Fall Outdoor Ed Trips

Gr. 10s at Garibaldi
Grade 10s accomplished a 4-day journey to Garibaldi Park. Some girls went to Elfin Lakes, and other went to Garibaldi Lake. They each climbed at least 600m in elevation on the first day with full backpacks, quite an accomplishment! There were stunning views, moments of challenge/growth, and moments of joy had by all. Watch the video below created by Olivia, Grade 10, and see more photos here: desktop | mobile.

Gr. 8s at Manning Park
Grade 8s went to Manning park where they canoed, mountain biked, hiked, cooked, connected with each other and connected with their teachers. See the photos below.

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Gr. 6s at Camp Summit
Grade 6s went to Camp Summit, in the Squamish Valley. Here they participated in all sorts of camp activities such as high ropes, low ropes, fire building, mountain biking, big field games and countless other adventures. The girls slept in cabins, and had a huge amount of fun!

Gr. 5s at Sea to Sky Outdoor School
Grade 5s went to Sea to Sky Outdoor School, on the Sunshine Coast. They canoed in huge voyageur canoes, they explored the forest, and learned about the ocean. They took a day trip over to Gambier Island by canoe where they got to explore new beaches and magical mossy fern gullies. The focus of this trip was learning about sustainability. What does that word mean, and what part do we have to play? See the full photo gallery here: desktop | mobile.

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Gr. 1-4 at Pacific Spirit Park
Students in grades 1-4 have all experienced a forest day in Pacific Spirit Park this fall. They spend the day playing and learning in our very own city forest. They heard stories, played games, learned about the plants and the trees, and so much more. See photos of the Gr. 2s below.

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Robin Friesen
Coordinator of Outdoor Education and Risk Management

Bringing a spectrum of colour to the Arbutus Corridor

This spring, York House School (YHS) Grade 2 students collaborated with the Arbutus Greenway and Vancouver Biennale Big IDEAS education program to create their own public art installation. Students chose to reimagine a section of the Arbutus Corridor to serve the needs and wants of the local community. A STEAM project of their own, the students visited the site, interviewed community members, and learned about the natural environment. To bring awareness to this space and community, the students collaborated with Biennale artist, Toni Latour. The students learned about public art, its role in creating community, and visited several of the Vancouver Biennale’s large scale public art installations across Metro Vancouver.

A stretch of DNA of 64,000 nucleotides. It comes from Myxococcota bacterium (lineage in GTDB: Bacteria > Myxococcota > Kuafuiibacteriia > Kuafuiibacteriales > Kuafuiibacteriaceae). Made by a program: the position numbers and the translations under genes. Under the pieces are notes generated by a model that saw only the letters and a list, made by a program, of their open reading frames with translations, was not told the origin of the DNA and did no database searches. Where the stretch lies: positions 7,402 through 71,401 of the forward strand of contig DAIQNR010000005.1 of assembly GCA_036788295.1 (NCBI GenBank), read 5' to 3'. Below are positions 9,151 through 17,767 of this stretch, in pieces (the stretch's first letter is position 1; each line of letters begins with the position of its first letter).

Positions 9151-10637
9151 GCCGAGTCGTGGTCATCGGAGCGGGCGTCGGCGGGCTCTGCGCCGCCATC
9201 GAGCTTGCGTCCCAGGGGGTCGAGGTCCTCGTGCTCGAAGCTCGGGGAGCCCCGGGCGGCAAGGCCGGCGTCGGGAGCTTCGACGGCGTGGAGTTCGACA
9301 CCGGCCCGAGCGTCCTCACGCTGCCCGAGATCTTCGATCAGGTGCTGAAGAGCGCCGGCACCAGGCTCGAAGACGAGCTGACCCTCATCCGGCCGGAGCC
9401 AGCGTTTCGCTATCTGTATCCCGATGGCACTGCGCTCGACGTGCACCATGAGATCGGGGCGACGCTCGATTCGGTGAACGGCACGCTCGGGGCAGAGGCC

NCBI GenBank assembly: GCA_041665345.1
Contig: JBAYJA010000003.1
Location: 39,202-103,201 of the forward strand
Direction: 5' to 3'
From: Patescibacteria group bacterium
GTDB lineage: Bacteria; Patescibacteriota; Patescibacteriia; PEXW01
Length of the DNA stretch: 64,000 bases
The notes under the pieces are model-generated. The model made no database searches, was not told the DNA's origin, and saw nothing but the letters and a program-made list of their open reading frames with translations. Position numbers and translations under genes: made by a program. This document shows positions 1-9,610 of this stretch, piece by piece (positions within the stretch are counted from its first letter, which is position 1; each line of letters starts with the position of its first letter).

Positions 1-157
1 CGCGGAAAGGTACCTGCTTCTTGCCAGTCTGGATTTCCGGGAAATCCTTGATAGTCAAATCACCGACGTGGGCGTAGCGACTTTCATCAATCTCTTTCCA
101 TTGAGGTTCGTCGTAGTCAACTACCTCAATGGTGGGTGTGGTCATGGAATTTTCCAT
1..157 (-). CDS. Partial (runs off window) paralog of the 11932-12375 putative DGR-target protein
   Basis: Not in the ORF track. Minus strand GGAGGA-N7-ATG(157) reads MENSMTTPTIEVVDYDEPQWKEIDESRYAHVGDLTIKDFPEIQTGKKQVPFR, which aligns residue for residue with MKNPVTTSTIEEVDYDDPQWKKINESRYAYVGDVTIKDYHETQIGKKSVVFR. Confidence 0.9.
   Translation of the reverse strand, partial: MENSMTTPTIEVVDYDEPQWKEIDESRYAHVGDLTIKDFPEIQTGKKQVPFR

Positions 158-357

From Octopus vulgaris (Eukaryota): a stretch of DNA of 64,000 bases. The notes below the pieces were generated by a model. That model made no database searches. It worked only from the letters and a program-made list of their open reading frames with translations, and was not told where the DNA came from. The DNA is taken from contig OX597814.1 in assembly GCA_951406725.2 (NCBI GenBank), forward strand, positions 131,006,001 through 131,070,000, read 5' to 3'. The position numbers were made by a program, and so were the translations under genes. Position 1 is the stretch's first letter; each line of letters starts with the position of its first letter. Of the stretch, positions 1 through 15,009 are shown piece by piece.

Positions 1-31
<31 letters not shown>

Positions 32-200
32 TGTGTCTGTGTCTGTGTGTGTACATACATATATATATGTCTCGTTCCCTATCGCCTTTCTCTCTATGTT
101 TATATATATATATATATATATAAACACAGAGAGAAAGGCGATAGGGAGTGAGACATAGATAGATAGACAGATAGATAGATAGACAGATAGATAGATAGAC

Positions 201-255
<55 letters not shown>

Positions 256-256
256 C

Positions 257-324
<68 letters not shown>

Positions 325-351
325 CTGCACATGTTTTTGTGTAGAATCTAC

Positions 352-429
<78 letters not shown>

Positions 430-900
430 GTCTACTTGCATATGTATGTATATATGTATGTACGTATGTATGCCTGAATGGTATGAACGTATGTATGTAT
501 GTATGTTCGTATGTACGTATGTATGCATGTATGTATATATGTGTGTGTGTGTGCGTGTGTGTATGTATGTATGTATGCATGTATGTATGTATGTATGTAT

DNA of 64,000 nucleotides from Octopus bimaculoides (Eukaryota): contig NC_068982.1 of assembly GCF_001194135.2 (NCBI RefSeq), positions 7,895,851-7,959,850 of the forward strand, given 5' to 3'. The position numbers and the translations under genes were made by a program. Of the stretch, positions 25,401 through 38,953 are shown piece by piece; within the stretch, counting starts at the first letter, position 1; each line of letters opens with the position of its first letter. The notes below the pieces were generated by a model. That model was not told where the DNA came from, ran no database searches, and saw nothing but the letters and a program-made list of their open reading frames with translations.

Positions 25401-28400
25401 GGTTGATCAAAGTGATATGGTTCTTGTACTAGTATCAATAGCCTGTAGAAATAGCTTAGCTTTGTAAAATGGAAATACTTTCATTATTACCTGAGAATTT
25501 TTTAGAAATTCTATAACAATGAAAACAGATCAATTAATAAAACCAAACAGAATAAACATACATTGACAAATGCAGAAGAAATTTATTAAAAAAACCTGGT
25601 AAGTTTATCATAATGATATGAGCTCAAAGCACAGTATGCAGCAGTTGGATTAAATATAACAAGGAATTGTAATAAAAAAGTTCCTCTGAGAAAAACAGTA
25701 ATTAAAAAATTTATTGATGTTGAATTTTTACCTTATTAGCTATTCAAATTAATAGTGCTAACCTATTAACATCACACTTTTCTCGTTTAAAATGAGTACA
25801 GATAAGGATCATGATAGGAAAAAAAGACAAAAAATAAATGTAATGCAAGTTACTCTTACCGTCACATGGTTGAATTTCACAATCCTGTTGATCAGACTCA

While visiting the Arbutus Corridor, students were inspired by the word happy stenciled in bright yellow on the asphalt. Students began to talk about how the bright colour and positive message made them feel. To add more colour to the corridor, students painted over 700 rocks in a spectrum of colours. On the rocks, students wrote positive messages encouraging community members to “smile,” “count the trees”, and “think about what this space could be.”

On June 9th the students installed the painted rocks on the Arbutus Greenway to inspire community engagement and awareness on the Arbutus Corridor on each side of the asphalt between Nanton Road and Quilchena Park. The project culminated in an exhibit where the teams of students were able to show the displays they created which explored other creative ideas for the Arbutus Corridor including a cycle through coffee shop, a lending library, a dog park, and a mural that would hide the view of the power station in the background. Parents, staff, teachers, and members of the Biennale and the City of Vancouver attended and were equally impressed with the creativity and thoughtfulness of the girls. You never know, you might even see the City adopt some of their ideas!

For more information please visit www.vancouverbiennale.com.